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Thus, needing cash but still wishing to preserve the integrity of
his black-and-white work, a copyright owner could sell all but
the right to prepare a derivative colorized version of his film.
for hire, the employer or other person for whom the
work was prepared is considered the author for purposes
of this title, and, unless the parties have expressly
distinct from copyright in the collective work as
whole, and vests initially in the author of the
In the absence of an express transfer of
the copyright or of any rights under it, the owner of
copyright in the collective work is presumed to have
acquired only the privilege of reproducing and
distributing the contribution as
part of that
particular collective work, any revision of that
collective work, and any later collective work in the
examples are Warren Beatty's Reds, George Lucas' Starwars films,
and Roman Polanski's Knife in the Water.
This is not to say the economic, as opposed to "moral",
ends of copyright are not served by this "work for hire" scheme.
The mere fact that the film director's mise en scene is protected
should ensure that he receives economic benefit from his contribution, regardless of who holds the right to enforce the
Thus, a production company, assured in the knowledge
that it will be able to exploit and prevent unauthorized
duplication of the director's mise en scene, will be willing, at
least in theory, to pay to the director the economic value of his
after January 1, 1978, subsists from its creation and,
except as provided by the following subsections,
endures for a term consisting of the life of the author
and fifty years after the author's death.
(b) Joint Works.
In the case of a joint work prepared
by two or more authors who did not work for hire, the
copyright endures for a term consisting of the life of
the last surviving author and fifty years after such
last surviving author's death.
(c) Anonymous Works, Pseudonymous Works, and Works Made
copyright endures for a term of seventy-five years from
the year of its first publication, or
a term of one
hundred years from the year of its creation, whichever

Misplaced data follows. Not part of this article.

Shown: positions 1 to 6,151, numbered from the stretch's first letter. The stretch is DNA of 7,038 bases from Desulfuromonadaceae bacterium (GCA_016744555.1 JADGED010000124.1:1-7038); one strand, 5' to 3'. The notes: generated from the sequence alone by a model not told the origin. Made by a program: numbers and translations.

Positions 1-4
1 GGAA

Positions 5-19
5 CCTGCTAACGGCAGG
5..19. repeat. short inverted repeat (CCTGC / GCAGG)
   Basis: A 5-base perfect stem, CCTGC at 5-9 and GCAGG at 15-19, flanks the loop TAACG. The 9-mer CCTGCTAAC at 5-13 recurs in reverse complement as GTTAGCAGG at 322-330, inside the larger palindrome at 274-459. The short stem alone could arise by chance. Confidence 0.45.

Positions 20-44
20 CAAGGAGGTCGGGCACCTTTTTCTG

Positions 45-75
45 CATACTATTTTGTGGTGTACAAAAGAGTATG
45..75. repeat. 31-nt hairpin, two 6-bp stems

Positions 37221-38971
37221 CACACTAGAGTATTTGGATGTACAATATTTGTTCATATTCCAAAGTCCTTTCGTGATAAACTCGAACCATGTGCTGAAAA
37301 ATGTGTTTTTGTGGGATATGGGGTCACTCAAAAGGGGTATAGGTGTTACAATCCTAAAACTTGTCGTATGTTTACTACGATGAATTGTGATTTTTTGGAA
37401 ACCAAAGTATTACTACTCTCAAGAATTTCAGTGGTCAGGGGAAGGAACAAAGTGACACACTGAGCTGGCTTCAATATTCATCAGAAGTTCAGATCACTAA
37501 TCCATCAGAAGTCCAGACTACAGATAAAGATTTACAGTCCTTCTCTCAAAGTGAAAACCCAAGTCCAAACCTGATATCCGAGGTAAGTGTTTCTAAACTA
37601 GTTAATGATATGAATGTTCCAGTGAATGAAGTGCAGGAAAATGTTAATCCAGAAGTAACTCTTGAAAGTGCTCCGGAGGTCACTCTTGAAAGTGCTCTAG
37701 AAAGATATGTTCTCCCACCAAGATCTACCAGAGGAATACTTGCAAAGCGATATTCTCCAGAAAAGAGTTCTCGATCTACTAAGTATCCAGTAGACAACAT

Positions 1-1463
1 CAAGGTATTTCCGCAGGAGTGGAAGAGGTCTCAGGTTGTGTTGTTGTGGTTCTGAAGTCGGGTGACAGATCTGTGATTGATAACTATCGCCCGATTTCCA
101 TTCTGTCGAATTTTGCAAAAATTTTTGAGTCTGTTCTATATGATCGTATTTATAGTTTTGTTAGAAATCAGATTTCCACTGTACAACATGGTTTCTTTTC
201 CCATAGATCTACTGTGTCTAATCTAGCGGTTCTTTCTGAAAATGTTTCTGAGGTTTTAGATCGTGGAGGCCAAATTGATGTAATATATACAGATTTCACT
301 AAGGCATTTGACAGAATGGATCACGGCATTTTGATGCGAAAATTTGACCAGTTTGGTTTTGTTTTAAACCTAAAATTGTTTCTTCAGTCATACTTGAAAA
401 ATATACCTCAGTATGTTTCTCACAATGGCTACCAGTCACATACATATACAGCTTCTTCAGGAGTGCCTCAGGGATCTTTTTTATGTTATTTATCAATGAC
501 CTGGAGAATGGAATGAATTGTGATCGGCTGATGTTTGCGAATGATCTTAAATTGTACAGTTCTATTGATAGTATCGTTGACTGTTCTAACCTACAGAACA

See 17 U.S.C. & 24 (repealed 1976) (granting a term of
protection of 28 years from initial publication or registration
plus an additional 28 year renewal term).
The 1976 Act
recognizes continued protection for works first published and
protected pursuant to the old (pre-1976) Copyright statutes, but
for no longer than the aforesaid 56 year maximum period.
U.S.C. 8 304.
See supra note 14 and accompanying text.
See supra text accompanying note 8 for public domain
films already available in colorized versions.
France, Law 57-296, Article 1, UNESCO translation.
25. Specifically, Professor Nimmer would define a film
director's moral rights as encompassing:
(1) attribution as the
director of his work; (2) prevention of attribution of his work
to another; (3) prevention of attribution with respect to work he
has not in fact directed, or which is not in the form in which he
created it; (4) prevention of others from altering, mutilating or
deforming his works; (5) withdrawal of a published work from
distribution if it no longer represents his views; and (6)
prevention of others using his work or
name in such a way as to
reflect on his professional standing.
See 2 M.Nimmer, Nimmer On
Copyright : 8.21(A), at 8-247 (1986).
See Sarraute, Current Theory on the Moral Right of
Authors and Artists Under French Law, 16 Ame Comp. L 465, 467
(1968) ("Only the author can decide whether his work corresponds